Different Paradigms

Darren Philip reflects on our understanding of children's spirituality and the impact this has on "children's songs". 

Darren PhilipWhen planning worship, one of the things I find most difficult is selecting music which will engage children’s spirituality. There is no shortage of “children’s music” in the church’s repertoire, yet finding something that hits the spot is no mean feat. Perhaps this is to do with how our understanding of children’s spirituality has developed through different paradigms.

A blank slate

Philosopher John Locke coined the expression “blank slate” to describe the view held of children at the time following the reformation. Children were believed to come into the world as a blank slate to be written on, an empty vessel to be filled, wet clay to be moulded. Our role as adults in the church became that of teachers, imparting the knowledge of God that children required.

Within this paradigm, the requirement of music for children is that it is educational, teaching children something about God. When I think of the “children’s songs” from my childhood, they largely fit into this category.

A planted seed

The twentieth century saw the advent of theories of human development, recognising that as we live and grow we progress to increasingly complex levels of development and maturity. Children are viewed like seeds to be nurtured into fruition. Our role as adults in the church is to be like gardeners, ensuring the correct environment and conditions for the healthy spiritual growth of children.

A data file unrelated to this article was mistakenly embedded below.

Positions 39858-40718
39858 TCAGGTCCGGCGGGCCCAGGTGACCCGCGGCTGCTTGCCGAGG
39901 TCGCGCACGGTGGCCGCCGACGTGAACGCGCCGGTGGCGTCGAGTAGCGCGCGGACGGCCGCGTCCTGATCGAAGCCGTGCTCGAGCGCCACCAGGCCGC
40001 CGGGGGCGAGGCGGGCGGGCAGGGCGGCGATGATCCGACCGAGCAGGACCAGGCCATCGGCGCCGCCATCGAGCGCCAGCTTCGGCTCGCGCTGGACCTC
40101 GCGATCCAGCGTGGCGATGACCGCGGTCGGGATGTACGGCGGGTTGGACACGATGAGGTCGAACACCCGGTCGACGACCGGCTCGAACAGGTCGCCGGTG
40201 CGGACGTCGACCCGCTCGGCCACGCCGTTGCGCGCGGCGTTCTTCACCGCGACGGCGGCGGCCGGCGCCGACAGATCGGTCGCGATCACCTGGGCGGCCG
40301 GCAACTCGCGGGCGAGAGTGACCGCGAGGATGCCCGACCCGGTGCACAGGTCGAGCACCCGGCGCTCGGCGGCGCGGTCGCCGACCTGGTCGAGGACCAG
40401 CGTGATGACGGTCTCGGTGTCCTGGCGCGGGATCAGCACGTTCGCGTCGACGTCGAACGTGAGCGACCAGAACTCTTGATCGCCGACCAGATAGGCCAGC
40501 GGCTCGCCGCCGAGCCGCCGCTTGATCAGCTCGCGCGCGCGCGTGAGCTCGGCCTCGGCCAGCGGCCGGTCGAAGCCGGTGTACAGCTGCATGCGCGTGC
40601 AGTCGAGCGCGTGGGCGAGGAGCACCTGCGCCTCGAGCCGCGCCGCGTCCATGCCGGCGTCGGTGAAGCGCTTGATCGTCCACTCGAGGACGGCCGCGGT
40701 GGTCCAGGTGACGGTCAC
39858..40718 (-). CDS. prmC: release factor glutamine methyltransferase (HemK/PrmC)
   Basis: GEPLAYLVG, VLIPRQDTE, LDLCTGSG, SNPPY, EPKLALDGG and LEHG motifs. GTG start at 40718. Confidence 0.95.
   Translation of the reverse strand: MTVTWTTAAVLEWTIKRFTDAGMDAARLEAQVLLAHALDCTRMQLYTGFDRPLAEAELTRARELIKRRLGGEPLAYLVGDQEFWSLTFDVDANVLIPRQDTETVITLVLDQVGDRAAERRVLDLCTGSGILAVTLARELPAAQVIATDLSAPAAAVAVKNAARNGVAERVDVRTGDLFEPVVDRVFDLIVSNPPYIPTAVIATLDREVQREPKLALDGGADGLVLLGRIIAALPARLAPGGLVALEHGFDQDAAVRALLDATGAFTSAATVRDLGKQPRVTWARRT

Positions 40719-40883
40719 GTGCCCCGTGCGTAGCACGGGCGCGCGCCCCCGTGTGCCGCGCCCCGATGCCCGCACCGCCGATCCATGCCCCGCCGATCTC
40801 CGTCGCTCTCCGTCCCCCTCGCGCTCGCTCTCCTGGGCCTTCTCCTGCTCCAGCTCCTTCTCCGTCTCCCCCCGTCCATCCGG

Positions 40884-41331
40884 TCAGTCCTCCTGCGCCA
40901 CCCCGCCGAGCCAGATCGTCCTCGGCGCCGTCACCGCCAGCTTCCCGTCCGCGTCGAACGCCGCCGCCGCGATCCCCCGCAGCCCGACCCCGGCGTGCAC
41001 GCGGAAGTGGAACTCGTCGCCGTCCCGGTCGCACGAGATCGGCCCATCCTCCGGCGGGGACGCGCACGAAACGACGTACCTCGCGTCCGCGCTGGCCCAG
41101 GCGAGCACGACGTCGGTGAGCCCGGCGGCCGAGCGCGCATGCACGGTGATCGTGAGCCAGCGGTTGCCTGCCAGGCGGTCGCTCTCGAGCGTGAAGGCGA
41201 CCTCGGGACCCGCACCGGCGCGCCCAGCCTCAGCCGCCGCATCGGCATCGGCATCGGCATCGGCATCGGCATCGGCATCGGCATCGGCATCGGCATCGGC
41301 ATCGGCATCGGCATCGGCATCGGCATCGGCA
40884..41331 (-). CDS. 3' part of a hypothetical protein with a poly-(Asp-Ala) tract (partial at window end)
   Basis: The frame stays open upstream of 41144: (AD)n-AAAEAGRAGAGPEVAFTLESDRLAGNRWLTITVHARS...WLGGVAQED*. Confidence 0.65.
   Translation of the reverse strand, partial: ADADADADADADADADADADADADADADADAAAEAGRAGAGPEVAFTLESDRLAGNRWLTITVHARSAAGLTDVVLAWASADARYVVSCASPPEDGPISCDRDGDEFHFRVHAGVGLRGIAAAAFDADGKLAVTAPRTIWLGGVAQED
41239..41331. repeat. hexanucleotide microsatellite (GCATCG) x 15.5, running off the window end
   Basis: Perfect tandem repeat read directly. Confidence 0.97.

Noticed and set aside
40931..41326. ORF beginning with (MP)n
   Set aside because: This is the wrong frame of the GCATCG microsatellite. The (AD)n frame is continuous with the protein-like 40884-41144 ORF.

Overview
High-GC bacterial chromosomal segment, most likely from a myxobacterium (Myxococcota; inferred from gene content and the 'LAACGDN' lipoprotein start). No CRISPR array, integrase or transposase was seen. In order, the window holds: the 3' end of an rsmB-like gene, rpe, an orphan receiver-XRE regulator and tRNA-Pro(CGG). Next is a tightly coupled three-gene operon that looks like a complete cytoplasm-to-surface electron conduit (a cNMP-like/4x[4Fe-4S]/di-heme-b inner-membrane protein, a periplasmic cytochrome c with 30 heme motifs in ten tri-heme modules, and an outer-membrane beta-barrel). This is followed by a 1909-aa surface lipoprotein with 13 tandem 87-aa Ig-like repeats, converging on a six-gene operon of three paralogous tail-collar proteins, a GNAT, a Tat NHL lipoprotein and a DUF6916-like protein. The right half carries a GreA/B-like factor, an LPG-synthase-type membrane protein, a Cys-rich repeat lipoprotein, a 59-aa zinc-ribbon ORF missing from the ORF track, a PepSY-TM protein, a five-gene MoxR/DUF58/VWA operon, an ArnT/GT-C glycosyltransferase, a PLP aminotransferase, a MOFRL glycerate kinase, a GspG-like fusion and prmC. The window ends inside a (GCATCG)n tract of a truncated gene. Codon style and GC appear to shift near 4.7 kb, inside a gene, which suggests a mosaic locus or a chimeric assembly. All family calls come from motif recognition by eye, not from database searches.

In models of faith development, positive experience and a sense of belonging are important for progression to the next stage, so the requirement of music for children is that it is fun, enjoyable, energetic. When I glance through the children’s shelves of Christian music shops, much of what is currently on the market largely fits into this category.

Yet something seems missing. While children might enjoy a fun-filled song, and words that are educational can be no bad thing, neither recognises the relationship God has with children and children have with God. What is needed is a different paradigm…

A fellow pilgrim

Over the last two decades, a new model emerged which sees a child as a pilgrim on a journey. Our role as adults in the church is that of a fellow pilgrim, both nurturing and being nurtured by the children we walk with.

Taking seriously this model of child spirituality requires music that goes beyond the instructional or engaging. It requires music which recognises that children have something to say to God, that just like adults, children need to be able to process and make meaning of their experiences of life and faith. Music needs to provide a space for children to be with and experience the sacred, and music is needed which allows adults and children to do this together on their journey.

The language used in children’s songs needs to be simple enough to be understood yet sufficiently profound to engage a child’s natural ability to wonder. Simple signs or actions associated with key words in the song can help achieve this, though children need to be free to express their own creativity. The tenor of the music needs to be in accord with the emotion expressed in the words, and space for reflection and the opportunity to bring thoughts and feelings before God are key.

It is this kind of children’s music which is in short supply: music which is more than educational or enjoyable but which allows adults and children together to connect with God.

Darren Philip, an escapee mathematician, is Youth & Children’s Worker at Livingston United Parish Church and writes worship and learning resources for use with children and all ages together.